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27 of 28 people found the following review helpful
on September 26, 2012
I pre-ordered Muy Bueno about a month ago after reading the glowing review from Roberto Santibanez, my favorite Mexican chef. I received it yesterday. I have actually never even seen these ladies' cooking blog before, but right off the bat, I read this cookbook from cover to cover. The photographs are beautiful, and the writing is actually worth reading!

In the beginning, the book explains to you that the recipes are contributed by 3 generations of women. A grandmother, mother, and 2 daughters. You can tell who submitted each recipe to the book because there is an icon with each recipe, and every recipe has a little story in the beginning that tells you how it is important to their family culture/tradition. I found the entire cookbook to be utterly heart warming. I feel that every recipe included is approachable, even to the novice cook, and without ingredients that would be difficult to find. I also think it's worth noting that I have about 5 other Mexican cookbooks, but I still know that I will be cooking heavily out of this book.

Some things I just can't wait to try:

Appetizers:
Bacon-wrapped shrimp with jalapeno
Corn in a cup (sort of like Mexican creamed corn, yum!)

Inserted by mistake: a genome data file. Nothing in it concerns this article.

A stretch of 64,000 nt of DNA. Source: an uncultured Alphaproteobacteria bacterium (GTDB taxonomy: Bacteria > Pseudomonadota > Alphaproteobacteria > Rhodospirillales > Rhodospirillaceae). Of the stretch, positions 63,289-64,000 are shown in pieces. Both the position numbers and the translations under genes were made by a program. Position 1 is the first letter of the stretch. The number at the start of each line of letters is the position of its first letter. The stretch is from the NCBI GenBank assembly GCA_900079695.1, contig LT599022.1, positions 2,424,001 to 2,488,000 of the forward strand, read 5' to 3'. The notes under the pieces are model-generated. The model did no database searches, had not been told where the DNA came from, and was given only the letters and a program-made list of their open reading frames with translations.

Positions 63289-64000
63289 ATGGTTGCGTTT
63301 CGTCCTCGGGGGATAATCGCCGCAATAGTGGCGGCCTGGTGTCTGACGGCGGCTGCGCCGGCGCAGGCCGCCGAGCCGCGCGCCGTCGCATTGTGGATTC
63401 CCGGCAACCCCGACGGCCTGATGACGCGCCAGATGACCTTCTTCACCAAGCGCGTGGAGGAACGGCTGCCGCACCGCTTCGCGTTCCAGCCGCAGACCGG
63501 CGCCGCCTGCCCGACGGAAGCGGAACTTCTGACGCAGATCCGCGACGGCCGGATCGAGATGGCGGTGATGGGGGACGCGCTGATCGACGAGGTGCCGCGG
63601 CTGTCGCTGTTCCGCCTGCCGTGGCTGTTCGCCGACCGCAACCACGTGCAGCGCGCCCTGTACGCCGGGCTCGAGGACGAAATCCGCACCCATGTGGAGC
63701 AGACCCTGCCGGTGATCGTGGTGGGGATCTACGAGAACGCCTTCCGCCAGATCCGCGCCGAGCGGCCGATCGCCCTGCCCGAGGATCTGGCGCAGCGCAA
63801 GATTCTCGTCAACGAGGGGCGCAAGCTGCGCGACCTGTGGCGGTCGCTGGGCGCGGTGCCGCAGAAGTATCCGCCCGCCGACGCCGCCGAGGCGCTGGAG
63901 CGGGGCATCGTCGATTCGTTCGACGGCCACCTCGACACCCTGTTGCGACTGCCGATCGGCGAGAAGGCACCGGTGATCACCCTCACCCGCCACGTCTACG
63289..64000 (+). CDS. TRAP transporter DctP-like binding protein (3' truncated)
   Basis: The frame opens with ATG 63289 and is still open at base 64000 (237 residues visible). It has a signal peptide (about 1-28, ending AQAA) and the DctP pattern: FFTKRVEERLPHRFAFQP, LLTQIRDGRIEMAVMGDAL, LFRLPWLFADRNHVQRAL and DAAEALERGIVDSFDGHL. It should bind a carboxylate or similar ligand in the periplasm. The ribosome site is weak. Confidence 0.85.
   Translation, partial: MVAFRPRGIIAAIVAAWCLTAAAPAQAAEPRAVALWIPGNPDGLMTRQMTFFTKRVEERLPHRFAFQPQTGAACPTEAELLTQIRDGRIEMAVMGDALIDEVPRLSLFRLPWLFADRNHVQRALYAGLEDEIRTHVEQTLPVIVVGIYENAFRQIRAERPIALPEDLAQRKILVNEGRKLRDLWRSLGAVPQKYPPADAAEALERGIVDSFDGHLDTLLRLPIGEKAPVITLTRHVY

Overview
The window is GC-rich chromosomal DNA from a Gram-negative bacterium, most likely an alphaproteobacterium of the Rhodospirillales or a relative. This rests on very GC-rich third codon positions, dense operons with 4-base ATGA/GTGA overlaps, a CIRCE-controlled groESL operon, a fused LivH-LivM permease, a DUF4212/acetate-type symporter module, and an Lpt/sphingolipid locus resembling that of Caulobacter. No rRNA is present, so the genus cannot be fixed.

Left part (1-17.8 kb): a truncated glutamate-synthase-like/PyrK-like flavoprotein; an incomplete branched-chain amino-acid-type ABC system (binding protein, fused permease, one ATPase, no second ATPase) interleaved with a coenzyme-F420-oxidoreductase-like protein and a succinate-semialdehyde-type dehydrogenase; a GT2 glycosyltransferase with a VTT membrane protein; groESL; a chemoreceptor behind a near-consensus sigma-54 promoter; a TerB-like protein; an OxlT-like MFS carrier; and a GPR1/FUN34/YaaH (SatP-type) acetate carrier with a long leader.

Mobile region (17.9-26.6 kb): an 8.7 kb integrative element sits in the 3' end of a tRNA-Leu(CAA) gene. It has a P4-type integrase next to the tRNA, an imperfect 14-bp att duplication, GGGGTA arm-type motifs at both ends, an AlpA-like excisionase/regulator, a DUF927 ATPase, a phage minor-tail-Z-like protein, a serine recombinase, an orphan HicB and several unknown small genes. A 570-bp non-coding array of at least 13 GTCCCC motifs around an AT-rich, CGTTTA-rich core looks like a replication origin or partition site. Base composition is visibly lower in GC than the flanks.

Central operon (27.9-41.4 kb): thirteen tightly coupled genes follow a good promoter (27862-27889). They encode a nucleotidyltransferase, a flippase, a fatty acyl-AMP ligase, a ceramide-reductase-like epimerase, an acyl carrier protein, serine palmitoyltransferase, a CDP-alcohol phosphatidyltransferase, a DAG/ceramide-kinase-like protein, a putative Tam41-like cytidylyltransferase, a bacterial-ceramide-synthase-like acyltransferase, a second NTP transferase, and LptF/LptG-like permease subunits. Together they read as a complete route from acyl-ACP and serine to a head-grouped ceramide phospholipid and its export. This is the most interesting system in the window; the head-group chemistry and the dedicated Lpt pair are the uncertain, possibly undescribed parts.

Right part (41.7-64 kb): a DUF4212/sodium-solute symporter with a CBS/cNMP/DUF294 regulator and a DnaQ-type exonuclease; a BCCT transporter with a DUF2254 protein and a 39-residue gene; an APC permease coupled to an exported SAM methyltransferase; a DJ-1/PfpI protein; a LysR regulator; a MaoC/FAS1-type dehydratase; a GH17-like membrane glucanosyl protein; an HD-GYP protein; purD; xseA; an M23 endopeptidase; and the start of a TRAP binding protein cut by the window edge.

Mexican shrimp cocktail (one of the best looking recipes I've seen for this)

Soups:
Albondigas (Mexican meatball soup...I've been wanting to try a new recipe for this!)
Homemade chicken soup (the picture looks absolutely delicious)
Pozole rojo (Red pork and hominy stew)

Entrees:
Chicken tinga
Chipotle shredded pork enchiladas (stacked, not rolled...how fun!)
Beef tongue with tomato (No recipe has ever made me want to cook lengua before)
Chile rellenos topped with ranchero sauce (an old fave)
Cheese and shrimp stuffed poblanos (How could that not be good?)
Chilaquiles rojos (classic Mexican breakfast)

Desserts:
Churros with Mexican chocolate dipping sauce (omg.)
Bunuelos (fried tortillas with cinnamon and sugar)
Coconut milk tres leches cake (WHAT?!)

I am so happy I purchased this cookbook! I will definitely be making all those recipes listed above, and more. I'm pretty sad that my boyfriend wanted pork chops tonight, because it means I won't be able to get started on one of these recipes right away.
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17 of 17 people found the following review helpful
on September 21, 2012